Mark Hamill, Non Executive Chairman France & UK Ackermann International
Tackling the issue of how Artificial Intelligence (AI) technologies will shape the role of CEOs and their leadership teams will be hard to do in the space of one page. Although it may not seem like the job of a company’s chief executive to dive deep into the details of how technologies impact business, the truth is that AI, machine learning and similar technological tools will reshape entire workforces in the coming decade. That includes decision-making processes for leadership teams.
The main issue at hand is that AI will help leaders sort out and filter tasks. As the Vanson Bourne study Realizing 2030 (prepared for Dell Technologies) mentions: company executives and their senior management teams will become “digital conductors”. That is, human leadership will increasingly determine and monitor the task of robot teams who will take over mundane, routine tasks that machines learn to handle through programmed algorithms, observation of workloads and memorization of process sequencing.
The following are areas that I feel CEOs and their teams will need to watch in coming months; namely, as regards strategic planning and mapping ways their businesses can gain a competitive advantage from artificial intelligence.
When I speak of predictive analytics, I am thinking of the value that company leaders can extract from the volumes of data their businesses own and store. This is information that is collected daily from routine tasks such as call center operations (recordings), billing of work hours and even warehouse shipping records. AI can provide value for business strategy by monitoring trends and patterns in data and using it to make an organization more efficient and competitive.
Specific examples might include using machine-run software to monitor word patterns in support center conversations with customers. Mapping of word patterns and customer responses to their usage in emails and marketing materials can be used to rework and draft smart messaging that appeals to customer wants and reacts to their actual needs. For the executive team, this means a greater guarantee of a satisfied customer base and stable, long-term earnings.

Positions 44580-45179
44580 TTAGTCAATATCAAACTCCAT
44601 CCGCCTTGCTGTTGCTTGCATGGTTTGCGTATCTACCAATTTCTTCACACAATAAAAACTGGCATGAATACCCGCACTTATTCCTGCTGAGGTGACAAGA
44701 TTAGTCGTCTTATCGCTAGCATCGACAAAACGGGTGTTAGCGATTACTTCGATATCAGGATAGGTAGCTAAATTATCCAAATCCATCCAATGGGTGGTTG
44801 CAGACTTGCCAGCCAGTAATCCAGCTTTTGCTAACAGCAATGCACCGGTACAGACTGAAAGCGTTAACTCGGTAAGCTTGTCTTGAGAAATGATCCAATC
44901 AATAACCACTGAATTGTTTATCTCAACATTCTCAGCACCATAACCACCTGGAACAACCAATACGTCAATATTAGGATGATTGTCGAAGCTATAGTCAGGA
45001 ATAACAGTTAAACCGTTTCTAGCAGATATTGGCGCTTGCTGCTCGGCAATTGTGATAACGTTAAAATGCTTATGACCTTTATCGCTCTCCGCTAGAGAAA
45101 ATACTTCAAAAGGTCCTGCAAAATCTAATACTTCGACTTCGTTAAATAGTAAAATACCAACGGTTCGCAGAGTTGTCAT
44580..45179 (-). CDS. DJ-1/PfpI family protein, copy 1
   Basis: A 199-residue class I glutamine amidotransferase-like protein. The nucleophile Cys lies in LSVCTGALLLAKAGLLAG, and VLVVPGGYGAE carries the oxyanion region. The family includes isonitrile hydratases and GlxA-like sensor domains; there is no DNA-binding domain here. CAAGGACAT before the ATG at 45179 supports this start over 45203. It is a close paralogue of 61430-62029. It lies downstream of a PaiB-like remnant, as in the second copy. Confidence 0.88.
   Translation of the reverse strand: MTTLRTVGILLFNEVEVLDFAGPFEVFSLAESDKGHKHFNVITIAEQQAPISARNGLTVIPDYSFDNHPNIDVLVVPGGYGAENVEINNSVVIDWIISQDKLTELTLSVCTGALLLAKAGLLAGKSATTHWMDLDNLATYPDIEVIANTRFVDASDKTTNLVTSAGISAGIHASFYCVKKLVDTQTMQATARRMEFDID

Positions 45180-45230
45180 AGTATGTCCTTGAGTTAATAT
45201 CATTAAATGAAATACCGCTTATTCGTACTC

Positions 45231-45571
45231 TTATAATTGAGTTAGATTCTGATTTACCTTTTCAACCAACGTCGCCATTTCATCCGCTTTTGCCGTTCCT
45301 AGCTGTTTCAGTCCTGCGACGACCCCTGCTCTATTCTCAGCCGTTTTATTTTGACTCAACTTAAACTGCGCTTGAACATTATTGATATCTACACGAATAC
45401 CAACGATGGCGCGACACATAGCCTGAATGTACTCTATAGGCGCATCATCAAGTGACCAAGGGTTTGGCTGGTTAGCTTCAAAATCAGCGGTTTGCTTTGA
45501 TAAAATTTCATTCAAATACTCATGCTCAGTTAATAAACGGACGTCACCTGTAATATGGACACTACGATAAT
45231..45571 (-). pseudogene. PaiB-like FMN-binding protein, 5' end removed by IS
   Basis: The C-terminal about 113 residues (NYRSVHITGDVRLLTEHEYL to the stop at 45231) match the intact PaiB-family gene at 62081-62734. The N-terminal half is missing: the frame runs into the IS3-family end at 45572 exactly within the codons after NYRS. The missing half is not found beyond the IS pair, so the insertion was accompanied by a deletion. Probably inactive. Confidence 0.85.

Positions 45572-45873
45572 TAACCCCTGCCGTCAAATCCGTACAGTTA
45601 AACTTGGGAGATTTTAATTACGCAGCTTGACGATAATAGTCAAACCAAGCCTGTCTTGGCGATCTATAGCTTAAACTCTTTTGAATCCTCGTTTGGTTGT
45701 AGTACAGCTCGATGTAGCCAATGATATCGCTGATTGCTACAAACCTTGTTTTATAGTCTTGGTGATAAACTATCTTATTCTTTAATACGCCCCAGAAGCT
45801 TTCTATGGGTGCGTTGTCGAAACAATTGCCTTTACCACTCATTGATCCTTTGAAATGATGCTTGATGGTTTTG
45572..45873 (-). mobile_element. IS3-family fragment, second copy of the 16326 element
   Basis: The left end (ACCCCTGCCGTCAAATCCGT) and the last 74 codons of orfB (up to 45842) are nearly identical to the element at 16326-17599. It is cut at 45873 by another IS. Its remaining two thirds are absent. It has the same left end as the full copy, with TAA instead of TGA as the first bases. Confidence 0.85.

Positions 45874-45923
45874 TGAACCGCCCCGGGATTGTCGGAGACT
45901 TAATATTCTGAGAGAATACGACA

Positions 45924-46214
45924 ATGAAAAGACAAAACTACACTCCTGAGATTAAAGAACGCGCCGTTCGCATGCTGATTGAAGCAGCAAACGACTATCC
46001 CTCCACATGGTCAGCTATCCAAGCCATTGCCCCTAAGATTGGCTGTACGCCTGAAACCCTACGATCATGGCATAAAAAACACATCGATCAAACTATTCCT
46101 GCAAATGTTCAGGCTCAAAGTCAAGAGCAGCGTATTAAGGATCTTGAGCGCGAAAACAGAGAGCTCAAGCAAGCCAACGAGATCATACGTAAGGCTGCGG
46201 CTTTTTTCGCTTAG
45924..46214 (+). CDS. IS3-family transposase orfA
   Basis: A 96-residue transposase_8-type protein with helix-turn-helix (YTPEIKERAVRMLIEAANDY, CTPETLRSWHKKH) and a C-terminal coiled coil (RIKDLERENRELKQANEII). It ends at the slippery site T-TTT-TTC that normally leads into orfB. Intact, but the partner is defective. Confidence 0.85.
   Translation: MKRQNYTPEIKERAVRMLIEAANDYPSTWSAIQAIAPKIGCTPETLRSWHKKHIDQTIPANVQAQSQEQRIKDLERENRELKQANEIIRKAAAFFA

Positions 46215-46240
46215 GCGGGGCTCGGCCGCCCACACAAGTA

Time Management and Planning
Another area that AI will likely great enhance is how C-Suite teams address time management. For example, many executive assistants carry out routine tasks that computers could easily handle with the help of machine learning. This includes scheduling processes (diary management/appointments), travel planning and formulation of basic emails and their dispatch. In some cases, AI will also help modern executive leadership handle tasks such as speech-writing and text translations: based on speech recognition and translation software.
Better Use and Assessment of Human Capital
One key benefit from AI that I see mentioned repeatedly is the option to get more qualitative value from the people power in your managerial teams. Even persons in business support roles can increasingly contribute to executive strategy discussions, because their value-added will move from executing administrative tasks to mapping the benefits therefrom (e.g. instead of just scheduling trips for you, the boss, they can report about cost trends for air tickets and hotel bookings to company trade shows – knowledge that may save your company and its partners significant money).
On another tack, AI-based processes like cognitive voice and facial recognition can also have great impact on recruitment processes. Software that assesses features like tone of voice and inflection has the potential to improve candidate selection processes by adding a layer of factual, non-emotional assessment to interviewing. That is, such AI input can verify skills matches for interviewees who might just be good speakers who are able to “talk the talk” a company executive wishes to hear. AI technologies can tell your leadership team if the applicant indeed has the knowledge and past experience to back up those words.
Extensive research from McKinsey shows that that adoption of AI has strong potential to become a competitive differentiator for corporations. Indeed, that company’s researchers note that traditional corporations tend to be slower in their push toward digital transformation than start-up businesses.
With only 37% of all businesses reporting to have achieved advanced levels of digital transformation in their businesses, adoption of AI in your organization may be the competitive advantage you have been waiting for.
You can download the article (PDF) here